Unemployed Still Far More Likely to Drop Out Than Find a Job

While today’s jobs numbers show the unemployment rate has gone down, don’t call it a recovery just yet. Less jobs were created than expected — it’s not that more people are finding work, it’s that they’re dropping out of the labor force altogether.

employ_chart_jan_11003

The percentage of unemployed who will drop out of the labor force is increasing, gaining over those who will find a job. This is unique in the post-World War II economy — and only getting worse.

leaving_unemployment_1

More and more will fall into this hole as the 99ers lose their unemployment benefits. Worse, while President Obama talks of wanting to “win the future,” it looks bleak for those who experience such long spells of unemployment, which harms their financial outlook. The longer they spend without work, the more they are likely to stay permanently out of the workforce. And we lose too, as we miss out on their productivity (and of course the taxes they would be spending if they brought in regular paychecks).

The graph below charts the difference between the chance of an unemployed person finding a job and an unemployed person dropping out of the labor force. As Arjun Jayadev and I showed in our paper “The Stagnating Labor Market,” this number hasn’t ever been negative, going back to the first available data in the 1960s.

unemployed_dropping_out

Work next week will take a deeper look into the current fate of the underemployed, those working part-time for economic reasons. The number has declined but is still very high. These will likely be the first workers to recover, and if they are just starting to find full-time work it points to an extremely long recovery without further government intervention.

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12 Responses to Unemployed Still Far More Likely to Drop Out Than Find a Job

  1. Bill Mill says:

    > This is unique in the post-World War II economy

    evidence?

  2. G. McFadden says:

    I really don’t like the term “drop out of the labor force”. This is highly perceived by many to mean that people whose unemployment benefits have run out have personally chosen NOT to work.
    How does ones misfortune suddenly turn into that of laziness, lack of aggression and actually attracted to the lifestyle offered by public aid.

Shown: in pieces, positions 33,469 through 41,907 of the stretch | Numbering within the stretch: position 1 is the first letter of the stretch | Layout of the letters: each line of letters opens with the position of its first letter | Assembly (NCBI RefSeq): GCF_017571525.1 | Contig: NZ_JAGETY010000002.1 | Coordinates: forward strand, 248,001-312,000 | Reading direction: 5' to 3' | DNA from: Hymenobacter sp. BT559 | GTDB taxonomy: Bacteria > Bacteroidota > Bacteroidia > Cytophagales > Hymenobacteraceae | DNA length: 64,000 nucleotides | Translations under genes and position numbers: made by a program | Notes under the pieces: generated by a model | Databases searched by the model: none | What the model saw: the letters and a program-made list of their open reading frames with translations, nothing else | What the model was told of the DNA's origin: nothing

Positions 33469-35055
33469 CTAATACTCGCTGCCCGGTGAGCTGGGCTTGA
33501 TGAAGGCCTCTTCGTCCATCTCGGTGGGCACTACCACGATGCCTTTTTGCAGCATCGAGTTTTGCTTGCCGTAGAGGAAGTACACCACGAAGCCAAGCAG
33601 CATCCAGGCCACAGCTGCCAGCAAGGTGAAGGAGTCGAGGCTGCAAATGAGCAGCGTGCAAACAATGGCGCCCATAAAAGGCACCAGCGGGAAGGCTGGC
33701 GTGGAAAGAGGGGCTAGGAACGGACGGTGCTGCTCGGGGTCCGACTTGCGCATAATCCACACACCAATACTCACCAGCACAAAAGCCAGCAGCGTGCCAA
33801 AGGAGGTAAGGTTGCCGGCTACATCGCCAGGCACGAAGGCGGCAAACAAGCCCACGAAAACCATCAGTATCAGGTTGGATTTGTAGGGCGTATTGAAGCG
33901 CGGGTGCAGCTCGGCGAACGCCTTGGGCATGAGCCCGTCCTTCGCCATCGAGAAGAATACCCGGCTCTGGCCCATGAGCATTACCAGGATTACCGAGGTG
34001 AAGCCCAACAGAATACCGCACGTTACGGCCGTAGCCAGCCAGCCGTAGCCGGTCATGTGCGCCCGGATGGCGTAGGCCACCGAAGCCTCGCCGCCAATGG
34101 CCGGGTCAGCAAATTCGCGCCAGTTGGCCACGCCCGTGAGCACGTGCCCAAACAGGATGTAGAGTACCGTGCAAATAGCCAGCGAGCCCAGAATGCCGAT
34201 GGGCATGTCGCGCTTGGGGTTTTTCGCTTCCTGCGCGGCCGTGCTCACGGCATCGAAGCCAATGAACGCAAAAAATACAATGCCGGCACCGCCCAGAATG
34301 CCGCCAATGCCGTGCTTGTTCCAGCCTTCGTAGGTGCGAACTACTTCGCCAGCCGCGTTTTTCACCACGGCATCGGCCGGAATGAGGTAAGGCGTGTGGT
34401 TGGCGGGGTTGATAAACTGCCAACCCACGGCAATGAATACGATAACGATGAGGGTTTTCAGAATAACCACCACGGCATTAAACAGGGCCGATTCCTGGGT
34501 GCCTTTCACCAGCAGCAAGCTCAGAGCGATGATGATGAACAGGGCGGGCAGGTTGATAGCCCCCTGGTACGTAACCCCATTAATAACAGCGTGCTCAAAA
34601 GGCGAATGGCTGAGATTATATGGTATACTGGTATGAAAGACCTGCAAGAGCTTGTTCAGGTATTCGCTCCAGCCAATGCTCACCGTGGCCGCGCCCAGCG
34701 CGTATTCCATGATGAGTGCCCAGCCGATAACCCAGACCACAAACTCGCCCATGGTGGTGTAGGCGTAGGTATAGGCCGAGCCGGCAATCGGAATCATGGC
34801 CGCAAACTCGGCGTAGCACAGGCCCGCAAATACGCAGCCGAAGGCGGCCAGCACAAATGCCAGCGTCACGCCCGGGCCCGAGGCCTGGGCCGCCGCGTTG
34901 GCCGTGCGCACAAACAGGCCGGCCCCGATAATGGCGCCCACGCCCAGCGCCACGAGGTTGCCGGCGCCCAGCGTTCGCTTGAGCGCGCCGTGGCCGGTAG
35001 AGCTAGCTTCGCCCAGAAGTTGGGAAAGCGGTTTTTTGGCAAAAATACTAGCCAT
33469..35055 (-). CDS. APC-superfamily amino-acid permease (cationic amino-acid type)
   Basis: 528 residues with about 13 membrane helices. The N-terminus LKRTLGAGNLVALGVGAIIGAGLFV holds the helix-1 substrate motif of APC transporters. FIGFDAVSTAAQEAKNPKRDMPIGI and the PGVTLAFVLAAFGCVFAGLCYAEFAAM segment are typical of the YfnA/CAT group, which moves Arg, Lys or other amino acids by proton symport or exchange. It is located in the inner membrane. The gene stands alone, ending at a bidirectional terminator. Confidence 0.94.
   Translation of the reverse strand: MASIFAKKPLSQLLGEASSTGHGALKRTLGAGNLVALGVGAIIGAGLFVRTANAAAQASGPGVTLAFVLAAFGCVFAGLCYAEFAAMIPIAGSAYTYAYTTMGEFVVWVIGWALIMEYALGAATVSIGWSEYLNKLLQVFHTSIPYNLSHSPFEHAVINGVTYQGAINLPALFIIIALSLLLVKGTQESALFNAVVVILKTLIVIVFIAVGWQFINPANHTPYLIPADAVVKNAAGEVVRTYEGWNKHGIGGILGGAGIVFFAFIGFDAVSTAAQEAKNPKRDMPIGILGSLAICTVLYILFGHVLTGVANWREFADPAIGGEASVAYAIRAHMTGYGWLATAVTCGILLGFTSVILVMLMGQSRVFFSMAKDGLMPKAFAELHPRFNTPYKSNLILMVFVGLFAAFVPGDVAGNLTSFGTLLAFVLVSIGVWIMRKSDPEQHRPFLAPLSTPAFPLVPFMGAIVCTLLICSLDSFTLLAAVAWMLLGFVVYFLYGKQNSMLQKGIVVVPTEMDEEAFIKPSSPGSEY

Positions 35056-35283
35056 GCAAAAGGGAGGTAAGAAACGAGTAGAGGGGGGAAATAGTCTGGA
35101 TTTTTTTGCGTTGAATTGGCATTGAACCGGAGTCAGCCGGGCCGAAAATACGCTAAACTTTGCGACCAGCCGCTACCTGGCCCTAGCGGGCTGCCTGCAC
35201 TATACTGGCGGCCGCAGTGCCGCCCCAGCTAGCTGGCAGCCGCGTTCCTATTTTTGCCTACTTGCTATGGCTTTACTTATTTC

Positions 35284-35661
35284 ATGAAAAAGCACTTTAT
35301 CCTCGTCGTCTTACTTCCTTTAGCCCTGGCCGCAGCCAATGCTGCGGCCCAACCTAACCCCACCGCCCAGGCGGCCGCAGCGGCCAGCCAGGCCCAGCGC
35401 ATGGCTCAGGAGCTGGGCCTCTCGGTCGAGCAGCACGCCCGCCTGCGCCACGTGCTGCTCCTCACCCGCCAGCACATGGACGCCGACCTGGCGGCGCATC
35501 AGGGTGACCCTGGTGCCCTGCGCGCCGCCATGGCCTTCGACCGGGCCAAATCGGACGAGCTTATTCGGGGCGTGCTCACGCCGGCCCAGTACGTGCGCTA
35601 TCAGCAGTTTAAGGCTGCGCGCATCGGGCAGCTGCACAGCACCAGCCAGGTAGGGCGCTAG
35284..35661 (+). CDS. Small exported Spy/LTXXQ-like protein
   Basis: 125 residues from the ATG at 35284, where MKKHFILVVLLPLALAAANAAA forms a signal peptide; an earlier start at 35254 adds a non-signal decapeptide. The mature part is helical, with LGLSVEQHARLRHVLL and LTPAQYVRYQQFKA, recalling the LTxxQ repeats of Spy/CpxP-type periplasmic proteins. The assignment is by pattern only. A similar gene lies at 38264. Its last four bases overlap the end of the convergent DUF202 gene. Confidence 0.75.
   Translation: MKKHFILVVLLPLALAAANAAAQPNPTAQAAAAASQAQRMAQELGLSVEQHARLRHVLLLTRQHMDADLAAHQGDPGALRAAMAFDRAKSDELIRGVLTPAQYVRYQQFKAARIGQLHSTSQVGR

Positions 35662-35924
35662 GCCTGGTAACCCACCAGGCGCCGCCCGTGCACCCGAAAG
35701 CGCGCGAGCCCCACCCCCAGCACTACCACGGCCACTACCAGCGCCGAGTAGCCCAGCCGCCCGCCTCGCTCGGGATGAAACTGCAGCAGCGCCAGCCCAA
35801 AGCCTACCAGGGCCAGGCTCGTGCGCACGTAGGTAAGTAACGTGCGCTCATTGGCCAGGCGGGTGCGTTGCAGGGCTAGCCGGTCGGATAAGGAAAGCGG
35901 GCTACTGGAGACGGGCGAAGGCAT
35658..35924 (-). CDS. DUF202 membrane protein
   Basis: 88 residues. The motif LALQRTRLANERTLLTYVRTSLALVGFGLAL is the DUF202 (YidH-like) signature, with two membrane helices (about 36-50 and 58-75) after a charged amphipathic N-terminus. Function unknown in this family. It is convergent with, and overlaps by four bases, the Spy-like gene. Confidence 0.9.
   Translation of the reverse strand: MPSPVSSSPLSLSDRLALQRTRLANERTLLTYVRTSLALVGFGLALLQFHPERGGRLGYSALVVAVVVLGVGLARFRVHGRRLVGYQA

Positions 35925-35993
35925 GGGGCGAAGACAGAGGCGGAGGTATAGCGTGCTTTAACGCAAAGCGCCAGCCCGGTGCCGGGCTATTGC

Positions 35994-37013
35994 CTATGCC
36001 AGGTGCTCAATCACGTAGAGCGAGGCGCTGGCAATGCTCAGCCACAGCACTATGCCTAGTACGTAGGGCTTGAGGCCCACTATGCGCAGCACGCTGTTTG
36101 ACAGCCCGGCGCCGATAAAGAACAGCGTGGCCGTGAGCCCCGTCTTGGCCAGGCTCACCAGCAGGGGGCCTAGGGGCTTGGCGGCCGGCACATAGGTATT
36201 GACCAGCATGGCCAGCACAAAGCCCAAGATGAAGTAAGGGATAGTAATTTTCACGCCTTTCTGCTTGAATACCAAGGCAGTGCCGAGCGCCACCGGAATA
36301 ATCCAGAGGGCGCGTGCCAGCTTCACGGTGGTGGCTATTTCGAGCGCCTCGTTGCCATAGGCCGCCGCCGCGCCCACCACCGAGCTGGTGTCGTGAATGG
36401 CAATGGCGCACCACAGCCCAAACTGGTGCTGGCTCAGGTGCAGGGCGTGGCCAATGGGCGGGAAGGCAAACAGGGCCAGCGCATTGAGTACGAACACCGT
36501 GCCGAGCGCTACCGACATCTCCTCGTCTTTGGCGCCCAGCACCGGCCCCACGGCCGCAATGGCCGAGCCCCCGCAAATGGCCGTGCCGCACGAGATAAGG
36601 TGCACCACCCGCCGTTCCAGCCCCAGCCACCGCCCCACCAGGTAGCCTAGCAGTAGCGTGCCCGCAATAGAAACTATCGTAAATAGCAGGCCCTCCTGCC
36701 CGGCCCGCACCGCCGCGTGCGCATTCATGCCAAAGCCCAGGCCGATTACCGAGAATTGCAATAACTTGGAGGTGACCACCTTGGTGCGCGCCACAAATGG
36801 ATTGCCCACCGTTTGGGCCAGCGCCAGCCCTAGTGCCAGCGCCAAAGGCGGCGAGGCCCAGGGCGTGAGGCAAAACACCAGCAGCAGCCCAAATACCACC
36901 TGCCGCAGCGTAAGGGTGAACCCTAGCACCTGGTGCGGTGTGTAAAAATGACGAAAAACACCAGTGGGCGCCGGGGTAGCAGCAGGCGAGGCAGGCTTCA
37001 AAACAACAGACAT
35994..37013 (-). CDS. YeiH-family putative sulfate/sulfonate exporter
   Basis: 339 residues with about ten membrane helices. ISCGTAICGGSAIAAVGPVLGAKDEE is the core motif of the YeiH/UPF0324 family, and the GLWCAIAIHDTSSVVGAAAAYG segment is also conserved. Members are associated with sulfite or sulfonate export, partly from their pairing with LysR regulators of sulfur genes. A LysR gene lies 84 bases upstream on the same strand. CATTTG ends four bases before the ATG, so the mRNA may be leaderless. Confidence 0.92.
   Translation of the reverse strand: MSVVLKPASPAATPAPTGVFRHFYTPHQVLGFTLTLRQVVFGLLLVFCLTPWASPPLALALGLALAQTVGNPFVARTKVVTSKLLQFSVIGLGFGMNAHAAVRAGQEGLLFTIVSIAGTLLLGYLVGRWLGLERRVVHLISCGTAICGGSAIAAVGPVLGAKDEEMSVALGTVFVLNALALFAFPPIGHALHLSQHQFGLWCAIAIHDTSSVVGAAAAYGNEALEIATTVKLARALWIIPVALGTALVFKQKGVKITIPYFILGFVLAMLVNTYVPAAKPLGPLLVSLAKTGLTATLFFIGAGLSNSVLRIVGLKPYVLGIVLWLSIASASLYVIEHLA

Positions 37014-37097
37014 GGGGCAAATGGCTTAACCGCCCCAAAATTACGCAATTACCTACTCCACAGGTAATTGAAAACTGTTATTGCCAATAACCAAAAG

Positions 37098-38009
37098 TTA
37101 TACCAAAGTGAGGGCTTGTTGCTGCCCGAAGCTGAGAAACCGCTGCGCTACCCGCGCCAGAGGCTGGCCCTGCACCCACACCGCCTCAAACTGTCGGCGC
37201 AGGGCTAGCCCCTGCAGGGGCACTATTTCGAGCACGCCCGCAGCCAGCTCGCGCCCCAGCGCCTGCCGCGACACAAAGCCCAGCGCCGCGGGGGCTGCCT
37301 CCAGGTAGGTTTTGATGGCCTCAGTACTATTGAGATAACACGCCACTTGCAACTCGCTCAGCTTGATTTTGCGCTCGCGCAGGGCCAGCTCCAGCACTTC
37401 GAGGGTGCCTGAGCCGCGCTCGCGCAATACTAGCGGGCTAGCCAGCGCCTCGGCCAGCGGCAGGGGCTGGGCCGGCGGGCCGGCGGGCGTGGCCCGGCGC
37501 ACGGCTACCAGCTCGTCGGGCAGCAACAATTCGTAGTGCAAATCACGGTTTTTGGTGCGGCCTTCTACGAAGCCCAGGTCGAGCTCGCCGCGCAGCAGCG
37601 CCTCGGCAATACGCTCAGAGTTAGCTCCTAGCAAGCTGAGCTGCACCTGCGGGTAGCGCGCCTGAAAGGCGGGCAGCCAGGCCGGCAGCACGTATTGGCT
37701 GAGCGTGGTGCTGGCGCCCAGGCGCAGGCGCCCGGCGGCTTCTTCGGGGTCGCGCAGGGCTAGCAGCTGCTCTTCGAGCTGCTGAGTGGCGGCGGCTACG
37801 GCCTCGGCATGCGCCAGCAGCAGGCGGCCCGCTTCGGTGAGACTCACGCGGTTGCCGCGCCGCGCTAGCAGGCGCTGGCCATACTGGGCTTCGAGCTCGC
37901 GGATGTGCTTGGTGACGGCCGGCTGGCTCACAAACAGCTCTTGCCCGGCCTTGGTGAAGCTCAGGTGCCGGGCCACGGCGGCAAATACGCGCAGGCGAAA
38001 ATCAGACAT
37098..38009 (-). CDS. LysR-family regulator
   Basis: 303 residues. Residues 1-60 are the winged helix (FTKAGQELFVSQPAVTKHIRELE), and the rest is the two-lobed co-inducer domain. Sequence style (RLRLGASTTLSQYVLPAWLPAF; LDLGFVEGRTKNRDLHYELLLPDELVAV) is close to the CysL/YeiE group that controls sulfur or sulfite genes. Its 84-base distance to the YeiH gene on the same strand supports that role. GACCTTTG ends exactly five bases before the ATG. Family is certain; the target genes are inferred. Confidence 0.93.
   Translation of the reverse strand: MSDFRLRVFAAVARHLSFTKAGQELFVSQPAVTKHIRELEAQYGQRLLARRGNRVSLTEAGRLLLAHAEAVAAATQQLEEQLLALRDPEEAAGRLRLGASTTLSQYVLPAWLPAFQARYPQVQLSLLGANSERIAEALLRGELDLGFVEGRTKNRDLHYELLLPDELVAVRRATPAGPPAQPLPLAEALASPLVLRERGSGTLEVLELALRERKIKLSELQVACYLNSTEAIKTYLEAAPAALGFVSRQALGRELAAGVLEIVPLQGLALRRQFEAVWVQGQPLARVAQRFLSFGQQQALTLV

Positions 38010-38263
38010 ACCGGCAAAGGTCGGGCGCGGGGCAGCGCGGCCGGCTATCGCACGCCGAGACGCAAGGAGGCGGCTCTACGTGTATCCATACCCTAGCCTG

You have to remember, these people have already learned through their years of hard work that their working life is extremely lavish in comparison to living on unemployment, public aid and food stamps. Common sense should tell us all these people would much rather work than to rely on the system.
    People look for excuses rather than reason to guide them to senseless conclusions that these are just lazy people.
    So what kinds of people would rather not reason, but rather come up with negative reasons as to why these people are not working?
    These would be people who truly have not a care in the world about anyone else other than themselves or their own Families. These are selfish people who would rather not be bothered by these people and just rather them go away. Is THAT America? American?
    There is no such thing as sitting back and enjoying your life under those circumstances. Life on the system is not characteristic of laziness. Laziness would rather guide one into a job as working is much easier and less stressful than collecting off the system.
    There are those of course who have grown up in environments of poverty and know no other. That of course is a problem. But today we are talking millions of people who have ALWAYS worked and contributed to society and are more than worthy of our dedication.
    We need to be by their side during these times and figure out how we can get the opportunities to these people.
    We should all know that we cannot count on most of the giant manufacturing concerns who have determined the American worker is not worth the investment and cost too much. These corporations have turned their backs on America and its people by outsourcing for the sole purpose of increasing those quarterly profits.
    MAYBE……. it is time for the American worker to give up working for the elite and strive to implement our own entrepreneurial agendas? A new common goal not governed by pure profit, but rather a love for Country and one another? Can we l’il guys compete with the big guys? I think to say “no way” is NOT characteristic of the American spirit
    Can the difference between those massive profits they are trying to achieve by sending work overseas, exploiting the low labor and environmental regulatory costs and what us little guys NEED to change our lives be an open window? Has the back door been left open?